A child’s freedom must be facilitated and recognized by a parent. We all know about the challenges that parents experience in setting healthy and appropriate limits for children. A parent must facilitate a child’s growth and development, while maintaining boundaries for safety and protection. If we love and respect our children, however, we promote their exploration, their self-determination, and allow them to develop into who they want to be, not who we want them to be. The limits we set are to foster continued freedom.
Freedom and limits do not have to be in conflict with one another. The limitation put on me by traffic laws actually protects my freedom. And yet, so often, setting limitations and boundaries are taken way too far. Too often, we have a prescription for how we think people should be. We want them to be what we want them to be…not what they want to be. How many people have experienced this difficulty in intimate relationships? We want to change our partners to be “perfect” mothers, wives, handy-man, listener, husbands, boyfriends, etc.
How do we allow people to be who they are?
How do we allow ourselves to be who we are?
Can we tolerate our own freedom? Our own responsibility to name and claim who we are? For some people, this complete freedom was facilitated at birth. For most others, unnecessary limitations—on a continuum—were placed on their freedom. We have internalized these limitations and have even rationalized being a little less free. But if we rationalize any diminishment of freedom, how could we honestly promote freedom as a virtue that we all must live by?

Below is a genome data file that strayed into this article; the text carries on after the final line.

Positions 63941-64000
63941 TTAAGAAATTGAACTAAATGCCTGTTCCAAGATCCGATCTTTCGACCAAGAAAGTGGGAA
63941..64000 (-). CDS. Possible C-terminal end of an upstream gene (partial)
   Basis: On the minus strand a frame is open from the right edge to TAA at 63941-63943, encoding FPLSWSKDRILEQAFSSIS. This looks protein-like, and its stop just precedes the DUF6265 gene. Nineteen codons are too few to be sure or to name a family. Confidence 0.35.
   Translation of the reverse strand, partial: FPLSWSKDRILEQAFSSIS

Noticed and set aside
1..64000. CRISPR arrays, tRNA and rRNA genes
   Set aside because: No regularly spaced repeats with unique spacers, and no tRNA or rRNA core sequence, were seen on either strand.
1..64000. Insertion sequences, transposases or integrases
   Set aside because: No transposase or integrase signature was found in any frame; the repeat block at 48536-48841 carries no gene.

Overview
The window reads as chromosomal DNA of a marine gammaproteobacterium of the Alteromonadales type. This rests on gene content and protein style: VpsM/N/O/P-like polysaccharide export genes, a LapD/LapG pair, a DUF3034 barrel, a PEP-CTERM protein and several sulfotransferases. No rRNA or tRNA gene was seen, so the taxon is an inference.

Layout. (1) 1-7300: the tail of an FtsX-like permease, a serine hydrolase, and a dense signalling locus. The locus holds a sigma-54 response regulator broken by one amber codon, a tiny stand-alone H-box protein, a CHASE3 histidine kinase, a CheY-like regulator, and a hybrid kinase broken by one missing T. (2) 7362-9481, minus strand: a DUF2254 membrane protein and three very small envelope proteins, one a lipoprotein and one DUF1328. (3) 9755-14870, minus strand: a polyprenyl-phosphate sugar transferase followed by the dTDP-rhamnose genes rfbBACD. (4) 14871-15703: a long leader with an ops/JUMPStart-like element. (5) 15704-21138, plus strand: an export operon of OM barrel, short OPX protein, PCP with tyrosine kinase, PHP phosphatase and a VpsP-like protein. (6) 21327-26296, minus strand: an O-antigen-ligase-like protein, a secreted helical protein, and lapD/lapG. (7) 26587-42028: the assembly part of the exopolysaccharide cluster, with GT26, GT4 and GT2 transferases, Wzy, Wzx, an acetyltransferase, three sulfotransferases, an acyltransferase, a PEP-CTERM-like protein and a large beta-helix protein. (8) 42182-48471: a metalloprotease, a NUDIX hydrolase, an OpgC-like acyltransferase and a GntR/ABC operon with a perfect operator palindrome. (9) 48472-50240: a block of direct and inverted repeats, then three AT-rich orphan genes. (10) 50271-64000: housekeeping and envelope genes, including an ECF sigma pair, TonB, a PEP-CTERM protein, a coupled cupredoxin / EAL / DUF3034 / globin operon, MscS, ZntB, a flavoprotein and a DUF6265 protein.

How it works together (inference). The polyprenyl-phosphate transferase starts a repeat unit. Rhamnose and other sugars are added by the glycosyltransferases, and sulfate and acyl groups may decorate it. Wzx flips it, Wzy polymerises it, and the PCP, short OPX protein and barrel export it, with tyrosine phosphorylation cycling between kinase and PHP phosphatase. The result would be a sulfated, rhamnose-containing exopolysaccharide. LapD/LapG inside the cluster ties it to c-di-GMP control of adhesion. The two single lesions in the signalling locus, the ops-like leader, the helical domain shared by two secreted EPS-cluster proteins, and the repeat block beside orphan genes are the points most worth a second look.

Minh Dang, MSW is currently an independent consultant, trainer, and speaker on issues of human trafficking, leadership development, and social justice. She provides training and technical assistance to NGOs, Universities, and government agencies across the country. Minh is a staunch advocate for survivors of child abuse and human trafficking and is developing strategies to support education, training, and leadership development for survivors.
America has a new generation of 21st century abolitionists, women and men committed to ending human trafficking here in our country and everywhere. This gallery of portraits celebrates New Abolitionists and their determination to end slavery once and for all in our lifetimes.